The 1996-97 minimum wage increase demonstrated that allowing states this option is unnecessary. Figure 2 shows the impact of the last increase in the federal minimum wage on the workers who were most affected – women age 16 to 25 with a high school education or less.5 The trend in the unemployment rate of these women during and after the minimum wage increase is compared in the 10 states with the largest share of affected workers (Texas, New Mexico, Wyoming, North Dakota, Alabama, Oklahoma, West Virginia, Arkansas, Louisiana, and Mississippi) and the 10 states with the smallest share of affected workers (Connecticut, New Jersey, Massachusetts, New Hampshire, Washington, District of Columbia, Maryland, Minnesota, Colorado, and Delaware). Between 1995 and 2000, unemployment among women in the most affected states declined by 4.9 percentage points, from 18.7% to 13.8%. In the least affected states, unemployment fell 3.3 percentage points, from 13.7% to 10.4%. This trend clearly shows that the decline in unemployment among women in the most affected states was not slowed by the increase in the minimum wage.6 Thus, concerns about unemployment among affected workers do not justify allowing states to opt out of the federal minimum wage increase.
Should the slowing economy preclude an increase in the minimum wage?
Some opponents to raising the minimum wage are now arguing that it should not be increased because of the recent slowdown in economic growth. Most of t
he critics making this claim are those who always oppose an increase, regardless of the larger economic climate, and are now simply using the slowdown in an attempt to fend off the policy change. Nevertheless, it is worth considering whether the increase is likely to further slow the growth of the overall economy.
It is by no means clear what causes a recession or, for that matter, what is causing the current slowdown. Ultimately, the question of raising the minimum wage during a slowdown is an empirical one, and the most recent evidence suggests that moderate increases, such as the current proposal, will not hurt the economy’s future growth. In 1990-91 the minimum wage was raised from $3.35 to $4.25 while the economy was in a recession. A highly regarded analysis of the impact of that increase (Card 1992), which controlled for overall economic conditions, showed no negative effects on employment generated by the increase. The study found that, “although the 1990 and 1991 minimum wage increases led to significant earnings gains for teenagers and retail-trade workers in many states, these wage increases were not associated with any measurable employment losses.”7 Thus, given the modest magnitude of the current proposal, and the fact that an increase enacted in the last recession did not result in job losses (beyond those caused by the recession itself), it seems safe to discount arguments that use the specter of a downturn to preclude a minimum wage increase.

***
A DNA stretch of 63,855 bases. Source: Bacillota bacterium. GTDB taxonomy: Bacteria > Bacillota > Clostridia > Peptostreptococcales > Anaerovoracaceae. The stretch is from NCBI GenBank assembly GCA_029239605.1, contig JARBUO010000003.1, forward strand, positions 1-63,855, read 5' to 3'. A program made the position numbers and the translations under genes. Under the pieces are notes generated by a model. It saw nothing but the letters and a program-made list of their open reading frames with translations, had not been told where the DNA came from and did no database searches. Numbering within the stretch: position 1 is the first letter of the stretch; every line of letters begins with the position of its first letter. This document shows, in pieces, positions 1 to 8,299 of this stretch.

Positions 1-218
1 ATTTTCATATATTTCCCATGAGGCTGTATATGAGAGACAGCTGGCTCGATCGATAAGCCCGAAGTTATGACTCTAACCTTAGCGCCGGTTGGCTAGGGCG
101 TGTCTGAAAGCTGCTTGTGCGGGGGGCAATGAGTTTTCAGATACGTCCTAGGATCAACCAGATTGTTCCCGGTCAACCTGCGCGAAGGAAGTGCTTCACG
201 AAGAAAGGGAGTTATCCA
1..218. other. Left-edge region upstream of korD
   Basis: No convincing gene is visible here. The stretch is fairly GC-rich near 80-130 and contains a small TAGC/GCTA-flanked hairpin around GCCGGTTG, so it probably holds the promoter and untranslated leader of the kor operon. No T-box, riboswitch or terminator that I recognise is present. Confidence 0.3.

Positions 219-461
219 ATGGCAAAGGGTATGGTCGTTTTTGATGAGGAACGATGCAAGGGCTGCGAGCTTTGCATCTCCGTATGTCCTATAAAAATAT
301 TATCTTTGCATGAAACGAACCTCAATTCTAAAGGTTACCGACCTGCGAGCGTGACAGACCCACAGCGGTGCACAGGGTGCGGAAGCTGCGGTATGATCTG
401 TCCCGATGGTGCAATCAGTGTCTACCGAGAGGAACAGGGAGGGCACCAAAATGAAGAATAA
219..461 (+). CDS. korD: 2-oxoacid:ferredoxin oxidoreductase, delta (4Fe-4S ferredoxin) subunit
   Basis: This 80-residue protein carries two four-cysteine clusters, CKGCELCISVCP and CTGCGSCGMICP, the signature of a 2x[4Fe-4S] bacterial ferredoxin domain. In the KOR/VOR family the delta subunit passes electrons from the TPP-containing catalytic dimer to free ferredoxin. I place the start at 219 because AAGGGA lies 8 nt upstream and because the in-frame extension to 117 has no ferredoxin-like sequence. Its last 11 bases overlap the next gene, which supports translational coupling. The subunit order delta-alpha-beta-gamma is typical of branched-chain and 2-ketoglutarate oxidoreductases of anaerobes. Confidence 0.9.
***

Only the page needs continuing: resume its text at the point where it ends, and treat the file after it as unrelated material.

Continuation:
Throughout much of the past 30 years, many low-wage workers have seen their wages decline. This drop was due, in part, to the erosion in the value of the minimum wage and in part to changes in the economy. To enable these workers to begin to catch up with their higher-wage coworkers, it is time to raise the federal minimum wage. All workers, in all states, should share in this increase. No states should be allowed to opt out, especially not those with the largest shares of low-wage workers.
1. “Affected workers” are all those ultimately impacted in 2003. Between 2000 and 2003, wages are assumed to rise at the rate of inflation (CPI-U).
2. See, for example, Spriggs and Klein (1994).
3. In 2003, when the increase is fully phased in, we assume the following state minimum wages will be in effect (based on legislated increases as of January 2001): Alaska ($5.65), Connecticut ($6.70), California ($6.75), Delaware ($6.15), District of Columbia ($1 above the federal minimum), Hawaii ($5.25), Massachusetts ($0.10 above the federal minimum), Oregon ($6.50), Rhode Island ($6.15), Vermont ($6.25), and Washington ($7.09-indexed to CPI-U, based on CBO projections printed in 2000 Economic Report of the President).
4. This literature is summarized in Bernstein and Schmitt (1998).
5. The data in the figure represent the trend component of the unemployment rate, extracted using the basic structural model described in Harvey (1989). Trend extraction was done with STAMP 6.0 software.
6. The unemployment decline in each group of states is statistically significant
7. Card and Krueger (1995, 114-15).
Bernstein, Jared, and John Schmitt. 1998. Making Work Pay: The Impact of the 1996-97 Minimum Wage Increase. Washington, D.C.: Economic Policy Institute.
Card, David. 1992. “Using Regional Variation in Wages to Measure the Effects of the Federal Minimum Wage.” Industrial and Labor Relations Review, 46:22-37.
Card, David, and Alan Krueger. 1995. Myth and Measurement: The New Economics of the Minimum Wage. Princeton, N.J.: Princeton University Press.
Harvey, Andrew C. 1989. Forecasting, Structural Time Series, and the Kalman Filter. Cambridge University Press.
Spriggs, William, and Bruce Klein. 1994. Raising the Floor: The Effects of the Minimum Wage on Low-Wage Workers. Washington, D.C.: Economic Policy Institute.
Danielle Gao and Abe Cambier provided research assistance.